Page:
December 16, 2016 10:12
Independent counsel Park Young-soo on Thursday slapped a travel ban on President Park Geun-hye's former chief of staff after he was caught lying to lawmakers.
Kim Ki-choon is one of several suspects in the massive influence-peddling and corruption scandal that has engulfed the president who are banned from travel even before the independent counsel formally starts his probe next week.
Park Young-soo also warned he could conduct a surprise raid on Cheong Wa Dae, although staff there have had months to shred incriminating evidence.
"We can't interrogate the president more than once or twice," Park told reporters. "We need to be fully prepared." He added there could be "security problems" if she is called into his office in downtown Seoul, "and we need to treat the president with due respect."
That means Park Geun-hye will probably not be questioned until the independent counsel has a clear picture of how Cheong Wa Dae extracted W77.4 billion from top conglomerates like Samsung for two dodgy foundations controlled by the president's long-time friend Choi Soon-sil.
Others who have been banned from travel include Kim Young-jae, a plastic surgeon whose business allegedly benefited from his association with Choi and who is also rumored to have tended to the president in the notorious "missing seven hours," when she was nowhere to be found during the 2014 ferry disaster.
They also include Park's official physician Kim Sang-man, who allegedly turned a blind eye to the president's addiction to quack anti-aging treatments, and several tycoons who gave money to Choi and her foundations. Former presidential secretary Woo Byung-woo, who is suspected of leading the cover-up, is under a separate travel ban from prosecutors.
An official at the independent counsel's office said, "You can say that we have taken all necessary measures."
Park Young-soo plans to wrap up his initial probe within the mandated 70-day period. He could in theory extend the investigation by another month with the president's authorization, but since she is unlikely to give it he hopes to be done by the end of February.
"As we formally start the investigation early next week, we're making preparations so that suspects and witnesses can be questioned immediately," Park said. "Seventy days is not a long time."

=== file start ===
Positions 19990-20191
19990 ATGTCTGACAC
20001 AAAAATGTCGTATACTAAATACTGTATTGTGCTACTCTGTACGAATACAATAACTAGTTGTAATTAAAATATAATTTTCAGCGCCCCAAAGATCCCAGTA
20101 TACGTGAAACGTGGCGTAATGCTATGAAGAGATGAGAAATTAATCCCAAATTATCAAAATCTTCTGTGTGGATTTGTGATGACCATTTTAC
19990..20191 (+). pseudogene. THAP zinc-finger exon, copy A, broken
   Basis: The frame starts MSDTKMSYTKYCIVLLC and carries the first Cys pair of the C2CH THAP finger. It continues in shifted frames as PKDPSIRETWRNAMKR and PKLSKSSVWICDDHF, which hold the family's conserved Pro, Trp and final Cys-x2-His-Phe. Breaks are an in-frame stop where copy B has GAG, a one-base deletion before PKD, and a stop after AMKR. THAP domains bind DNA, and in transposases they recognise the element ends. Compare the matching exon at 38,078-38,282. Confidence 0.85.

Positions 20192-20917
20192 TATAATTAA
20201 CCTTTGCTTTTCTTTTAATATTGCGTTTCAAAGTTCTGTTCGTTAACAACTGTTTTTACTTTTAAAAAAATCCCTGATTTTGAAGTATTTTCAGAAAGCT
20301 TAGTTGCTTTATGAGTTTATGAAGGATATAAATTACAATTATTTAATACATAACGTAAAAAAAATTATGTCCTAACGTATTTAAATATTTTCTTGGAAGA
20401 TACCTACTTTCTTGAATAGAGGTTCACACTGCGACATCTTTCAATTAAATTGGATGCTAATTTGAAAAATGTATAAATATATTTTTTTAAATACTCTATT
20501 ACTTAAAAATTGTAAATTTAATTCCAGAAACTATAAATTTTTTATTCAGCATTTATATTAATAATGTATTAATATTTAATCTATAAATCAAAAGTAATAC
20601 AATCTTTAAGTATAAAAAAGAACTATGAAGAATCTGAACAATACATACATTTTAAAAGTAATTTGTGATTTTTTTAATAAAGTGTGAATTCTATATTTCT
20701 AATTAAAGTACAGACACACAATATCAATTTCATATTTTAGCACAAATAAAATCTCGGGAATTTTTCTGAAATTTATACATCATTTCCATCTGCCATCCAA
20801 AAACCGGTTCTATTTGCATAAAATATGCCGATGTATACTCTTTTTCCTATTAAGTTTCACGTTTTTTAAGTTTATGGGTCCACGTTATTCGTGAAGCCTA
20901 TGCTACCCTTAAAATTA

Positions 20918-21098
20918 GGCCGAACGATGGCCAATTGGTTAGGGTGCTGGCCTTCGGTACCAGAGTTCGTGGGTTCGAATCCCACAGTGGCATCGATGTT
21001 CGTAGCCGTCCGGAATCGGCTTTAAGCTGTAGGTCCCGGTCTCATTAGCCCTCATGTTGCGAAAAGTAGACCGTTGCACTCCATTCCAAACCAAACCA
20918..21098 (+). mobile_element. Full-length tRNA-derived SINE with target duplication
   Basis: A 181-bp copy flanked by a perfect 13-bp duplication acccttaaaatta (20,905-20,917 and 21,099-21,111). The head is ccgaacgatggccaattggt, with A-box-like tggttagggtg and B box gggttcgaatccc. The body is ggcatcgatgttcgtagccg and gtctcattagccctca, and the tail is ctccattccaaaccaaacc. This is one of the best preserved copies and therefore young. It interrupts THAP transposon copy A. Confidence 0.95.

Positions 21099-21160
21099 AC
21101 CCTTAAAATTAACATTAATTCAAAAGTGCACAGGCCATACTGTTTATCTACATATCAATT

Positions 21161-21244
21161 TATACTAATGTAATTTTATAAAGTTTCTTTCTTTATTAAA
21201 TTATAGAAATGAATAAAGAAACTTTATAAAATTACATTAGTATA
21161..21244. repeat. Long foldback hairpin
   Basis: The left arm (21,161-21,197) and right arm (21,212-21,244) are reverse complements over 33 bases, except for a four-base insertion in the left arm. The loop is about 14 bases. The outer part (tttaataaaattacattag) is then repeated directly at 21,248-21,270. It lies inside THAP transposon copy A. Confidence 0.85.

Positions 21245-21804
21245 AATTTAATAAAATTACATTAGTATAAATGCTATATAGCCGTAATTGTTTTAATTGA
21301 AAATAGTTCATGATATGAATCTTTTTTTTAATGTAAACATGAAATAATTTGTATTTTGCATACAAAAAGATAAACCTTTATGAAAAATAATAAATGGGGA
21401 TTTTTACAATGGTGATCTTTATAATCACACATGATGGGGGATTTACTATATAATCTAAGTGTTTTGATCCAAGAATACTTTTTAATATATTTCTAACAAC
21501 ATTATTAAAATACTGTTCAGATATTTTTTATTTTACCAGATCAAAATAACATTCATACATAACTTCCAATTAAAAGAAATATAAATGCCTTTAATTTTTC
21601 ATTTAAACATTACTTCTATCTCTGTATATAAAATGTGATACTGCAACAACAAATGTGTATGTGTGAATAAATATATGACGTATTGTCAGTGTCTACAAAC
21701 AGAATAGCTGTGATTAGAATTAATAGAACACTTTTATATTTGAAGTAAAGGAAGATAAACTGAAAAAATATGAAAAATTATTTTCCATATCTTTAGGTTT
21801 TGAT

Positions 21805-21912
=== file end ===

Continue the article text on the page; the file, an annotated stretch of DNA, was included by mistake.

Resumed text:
Park wants to bring back and question Choi's daughter Chung Yoo-ra, who was the chief beneficiary of lavish gifts from Samsung and underhand privileges from the prestigious Ewha Womans University.
"We are verifying what measures prosecutors took involving Chung and what can be done to get her to return to Korea." The 21-year-old is lying low in Germany. "We will consider forcing her to return, but the best thing would be for her to come back voluntarily," Park added. The independent counsel has hired one lawyer familiar with German laws to facilitate cooperation with German authorities.
Park said he could also investigate suspects who lied to lawmakers in the National Assembly hearings. "There is a witness who is obviously not telling the truth," he said -- an apparent allusion to the former chief of staff, who told lawmakers he had never heard the name Choi Soon-sil until presented with video evidence to the contrary.
But Park is apparently having a tough time hiring the 40 special investigators he needs. "We're taking our time and hiring lawyers specializing in different fields," a spokesman for Park's office said. But there are rumors that law firms are telling their attorneys not to join the team because they do not want to get on the wrong side of the big conglomerates.
Some lawyers who at first accepted the job apparently changed their minds just a few hours later because their bosses told them to.
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